Daughter of God by Lewis Perdue
In response to a comment from a poster who claimed to be Mr. Perdue himself, I ordered and read Daughter of
God. Unfortunately for Mr. Perdue, I came to the same conclusion regarding plagiarism by Dan Brown from The Daughter of God that I reached for The Da Vinci Legacy. Even more unfortunate for Mr. Perdue, the court agreed with my conclusion as well.
However, regardless of allegations of plagiarism, like the Da Vinci Legacy, I sincerely enjoyed Daughter of God. The background seemed much better researched than Dan Brown's works and the discussion was much more intellectual. In particular I found Mr. Perdue's treatment of the evolution of God-gender and the nature of faith to be on a cerebral level that Dan Brown's works fail to reach.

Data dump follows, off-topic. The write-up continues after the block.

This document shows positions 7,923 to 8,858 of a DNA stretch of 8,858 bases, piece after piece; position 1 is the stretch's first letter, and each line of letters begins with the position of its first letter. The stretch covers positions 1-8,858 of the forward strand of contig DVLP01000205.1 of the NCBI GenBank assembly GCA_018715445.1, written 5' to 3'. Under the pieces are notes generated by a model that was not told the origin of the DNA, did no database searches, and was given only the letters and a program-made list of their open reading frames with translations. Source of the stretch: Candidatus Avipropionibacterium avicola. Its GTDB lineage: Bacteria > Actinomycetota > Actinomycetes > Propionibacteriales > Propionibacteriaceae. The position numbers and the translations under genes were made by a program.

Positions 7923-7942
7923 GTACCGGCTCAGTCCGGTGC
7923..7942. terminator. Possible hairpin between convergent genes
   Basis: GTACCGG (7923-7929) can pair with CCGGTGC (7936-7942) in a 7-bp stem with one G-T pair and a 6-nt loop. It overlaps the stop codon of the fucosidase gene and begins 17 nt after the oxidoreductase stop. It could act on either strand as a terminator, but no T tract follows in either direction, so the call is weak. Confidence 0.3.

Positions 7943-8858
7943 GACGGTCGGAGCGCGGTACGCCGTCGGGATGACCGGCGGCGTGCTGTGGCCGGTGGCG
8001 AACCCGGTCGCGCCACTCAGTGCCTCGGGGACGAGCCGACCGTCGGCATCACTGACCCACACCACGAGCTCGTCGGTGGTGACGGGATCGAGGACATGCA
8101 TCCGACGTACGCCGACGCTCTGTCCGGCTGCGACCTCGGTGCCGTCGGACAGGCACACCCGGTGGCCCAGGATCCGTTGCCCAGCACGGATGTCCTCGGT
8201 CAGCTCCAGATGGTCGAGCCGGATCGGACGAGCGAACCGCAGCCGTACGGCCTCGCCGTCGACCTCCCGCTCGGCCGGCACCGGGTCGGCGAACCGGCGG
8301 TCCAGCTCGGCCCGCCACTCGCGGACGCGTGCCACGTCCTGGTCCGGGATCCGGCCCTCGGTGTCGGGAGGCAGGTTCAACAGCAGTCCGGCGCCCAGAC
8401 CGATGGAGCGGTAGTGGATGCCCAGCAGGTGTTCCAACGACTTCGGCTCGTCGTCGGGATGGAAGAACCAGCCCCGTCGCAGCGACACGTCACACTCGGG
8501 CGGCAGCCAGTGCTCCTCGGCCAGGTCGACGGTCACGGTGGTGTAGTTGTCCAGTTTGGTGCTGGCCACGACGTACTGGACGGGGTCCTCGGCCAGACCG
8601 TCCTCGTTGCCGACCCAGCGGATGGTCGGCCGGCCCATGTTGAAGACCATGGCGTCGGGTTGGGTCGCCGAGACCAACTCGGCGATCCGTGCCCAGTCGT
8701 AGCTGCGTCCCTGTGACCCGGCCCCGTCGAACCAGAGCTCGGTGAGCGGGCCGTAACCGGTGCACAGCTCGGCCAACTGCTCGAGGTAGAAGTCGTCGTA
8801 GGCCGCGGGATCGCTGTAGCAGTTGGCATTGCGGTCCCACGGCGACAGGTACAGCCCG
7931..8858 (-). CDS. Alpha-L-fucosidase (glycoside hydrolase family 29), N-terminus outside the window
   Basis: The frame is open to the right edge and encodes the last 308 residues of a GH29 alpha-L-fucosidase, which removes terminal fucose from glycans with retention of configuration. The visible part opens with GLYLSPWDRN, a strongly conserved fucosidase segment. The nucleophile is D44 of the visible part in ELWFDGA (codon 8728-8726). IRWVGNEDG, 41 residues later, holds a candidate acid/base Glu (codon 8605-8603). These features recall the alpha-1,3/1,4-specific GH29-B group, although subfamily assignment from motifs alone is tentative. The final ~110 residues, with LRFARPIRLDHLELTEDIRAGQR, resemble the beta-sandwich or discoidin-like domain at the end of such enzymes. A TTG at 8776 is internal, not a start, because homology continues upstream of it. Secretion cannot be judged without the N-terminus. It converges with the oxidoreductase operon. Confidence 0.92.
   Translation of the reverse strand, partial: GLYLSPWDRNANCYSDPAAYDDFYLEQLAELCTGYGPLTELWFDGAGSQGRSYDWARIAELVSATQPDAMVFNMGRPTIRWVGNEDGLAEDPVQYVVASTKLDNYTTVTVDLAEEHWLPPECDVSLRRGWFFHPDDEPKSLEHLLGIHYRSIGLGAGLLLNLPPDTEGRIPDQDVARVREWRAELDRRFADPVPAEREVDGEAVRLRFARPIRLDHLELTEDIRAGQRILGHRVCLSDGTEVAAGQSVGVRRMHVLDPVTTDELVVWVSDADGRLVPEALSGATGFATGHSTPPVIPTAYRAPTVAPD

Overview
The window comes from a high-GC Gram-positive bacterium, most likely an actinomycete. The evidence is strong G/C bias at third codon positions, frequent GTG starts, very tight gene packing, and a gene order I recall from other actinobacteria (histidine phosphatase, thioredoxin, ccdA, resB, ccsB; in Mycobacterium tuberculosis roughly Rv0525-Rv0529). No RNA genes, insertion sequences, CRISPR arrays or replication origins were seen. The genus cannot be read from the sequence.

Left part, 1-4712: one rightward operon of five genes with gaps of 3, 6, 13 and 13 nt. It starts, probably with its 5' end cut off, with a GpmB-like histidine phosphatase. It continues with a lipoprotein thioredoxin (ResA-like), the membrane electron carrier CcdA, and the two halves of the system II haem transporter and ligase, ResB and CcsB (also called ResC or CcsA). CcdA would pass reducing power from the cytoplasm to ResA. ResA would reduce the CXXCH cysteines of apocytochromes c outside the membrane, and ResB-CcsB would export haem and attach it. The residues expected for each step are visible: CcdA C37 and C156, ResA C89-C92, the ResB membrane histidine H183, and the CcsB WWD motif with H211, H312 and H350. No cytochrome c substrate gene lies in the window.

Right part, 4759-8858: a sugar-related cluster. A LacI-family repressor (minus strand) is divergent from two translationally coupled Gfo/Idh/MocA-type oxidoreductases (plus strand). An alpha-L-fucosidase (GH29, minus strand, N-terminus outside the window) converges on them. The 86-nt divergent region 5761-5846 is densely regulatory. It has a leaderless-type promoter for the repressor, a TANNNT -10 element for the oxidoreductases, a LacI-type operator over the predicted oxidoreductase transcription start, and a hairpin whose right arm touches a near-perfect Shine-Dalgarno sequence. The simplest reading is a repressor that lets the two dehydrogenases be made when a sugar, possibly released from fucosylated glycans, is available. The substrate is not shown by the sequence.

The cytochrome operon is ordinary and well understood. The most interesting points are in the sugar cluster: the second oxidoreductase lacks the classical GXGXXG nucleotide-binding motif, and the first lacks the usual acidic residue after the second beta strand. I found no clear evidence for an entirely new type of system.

Additionally, while Daughter of God successfully weaves themes that are intellectually challenging and interesting, this success is not attained at the expense of plot. Rather, the plot is fast moving and interesting with plenty of gun fights, escapes, captures, murders, travel, near-misses and romance. If Purdue lacks the smooth plot flow of Dan Brown, it is only because the plot is broken up with discussions of historical background and philosophical musings that in this reader's opinion add to, rather than detract from, the overall story.
I would wholeheartedly recommend this book to those looking for a quick good read in the religious-thriller genre. In fact,I would recommend it over Dan Brown's Da Vince Code, if only because I find Dan Brown's complicated fictitious puzzles to be less interesting than Perdue's discussion of the true-to-life puzzles of religious evolution and individual faith.